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Transforming Wood Heat in America:

Why Wood Heat Should Be Incentivized

The Case for Wood Heat Incentives
Biomass for Heat is a Low Carbon Renewable Energy
Biomass is an Affordable Heating Source
Biomass Heating Creates Jobs
Biomass Heating Reduces Foreign and Domestic Oil Dependency

Summary: Wood is a unique renewable heating fuel with advantages over both fossil fuels and other renewable energies. It can combine the low carbon benefits of other renewable energy with an affordability to rival or exceed the least costly fossil fuel currently used for heating- natural gas. Wood can also reduce foreign oil dependency, cushion homeowners from volatile fossil fuel price fluctuations and keep money in communities while creating jobs.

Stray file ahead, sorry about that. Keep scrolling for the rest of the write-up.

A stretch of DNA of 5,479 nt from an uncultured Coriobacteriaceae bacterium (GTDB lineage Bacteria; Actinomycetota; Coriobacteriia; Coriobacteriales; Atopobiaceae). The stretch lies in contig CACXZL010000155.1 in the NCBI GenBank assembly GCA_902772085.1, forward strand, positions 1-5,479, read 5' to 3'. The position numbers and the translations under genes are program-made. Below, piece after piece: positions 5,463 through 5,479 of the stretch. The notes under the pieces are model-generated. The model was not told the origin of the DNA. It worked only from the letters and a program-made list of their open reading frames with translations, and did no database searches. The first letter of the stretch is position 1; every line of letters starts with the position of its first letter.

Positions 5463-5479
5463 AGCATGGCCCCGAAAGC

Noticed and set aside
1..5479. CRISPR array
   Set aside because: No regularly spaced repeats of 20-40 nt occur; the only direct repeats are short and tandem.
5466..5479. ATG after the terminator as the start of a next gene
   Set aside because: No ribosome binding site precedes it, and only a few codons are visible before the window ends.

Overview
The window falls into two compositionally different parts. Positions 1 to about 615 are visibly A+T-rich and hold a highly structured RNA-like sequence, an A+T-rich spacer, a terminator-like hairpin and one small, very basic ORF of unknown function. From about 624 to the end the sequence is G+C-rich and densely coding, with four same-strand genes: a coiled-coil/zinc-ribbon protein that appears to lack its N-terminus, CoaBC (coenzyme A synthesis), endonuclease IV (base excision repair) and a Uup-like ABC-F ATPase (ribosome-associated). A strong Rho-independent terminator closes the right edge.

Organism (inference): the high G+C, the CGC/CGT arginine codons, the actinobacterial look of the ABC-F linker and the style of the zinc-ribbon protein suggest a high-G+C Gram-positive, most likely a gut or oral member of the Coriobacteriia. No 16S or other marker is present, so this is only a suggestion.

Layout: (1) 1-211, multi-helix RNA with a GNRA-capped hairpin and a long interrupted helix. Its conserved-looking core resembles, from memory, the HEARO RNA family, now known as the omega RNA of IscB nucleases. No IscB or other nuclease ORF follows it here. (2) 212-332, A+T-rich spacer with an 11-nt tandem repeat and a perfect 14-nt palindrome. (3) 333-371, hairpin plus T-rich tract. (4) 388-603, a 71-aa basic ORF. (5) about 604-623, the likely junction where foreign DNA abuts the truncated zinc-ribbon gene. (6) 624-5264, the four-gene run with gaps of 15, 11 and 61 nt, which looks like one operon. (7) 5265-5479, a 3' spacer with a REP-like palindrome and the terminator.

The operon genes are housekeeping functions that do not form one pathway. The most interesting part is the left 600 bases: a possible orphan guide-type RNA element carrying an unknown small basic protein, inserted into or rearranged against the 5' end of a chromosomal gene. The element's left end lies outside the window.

Despite the widespread use of traditional wood stoves, modern biomass combustion systems have a relatively small market penetration and pose a significant price barrier to consumers, especially the low- and middle-income consumers to whom renewable energy technology is often financially out of reach. Incentives are needed to make wood heat more competitive in the market, and to bring the cost of the cleanest burning, most efficient stoves down to an affordable level for low income Americans. As market penetration increases, the incentives can be scaled back or eliminated completely.

 
Toolkit
    Executive Summary
    Background
    Why Wood Heat Should     be Incentivized
       The Case for Wood        Heat Incentives
       Biomass for Heat is a        Low Carbon        Renewable Energy
       Biomass is an        Affordable Heating        Source
       Biomass Heating        Creates Jobs
       Biomass Heating        Reduces Foreign and        Domestic Oil        Dependency
    Wood Heat Concerns
    Residential Appliance     Incentives
    Appliance Types and     Policy Goals
    Evaluation and     Monitoring
    Appendix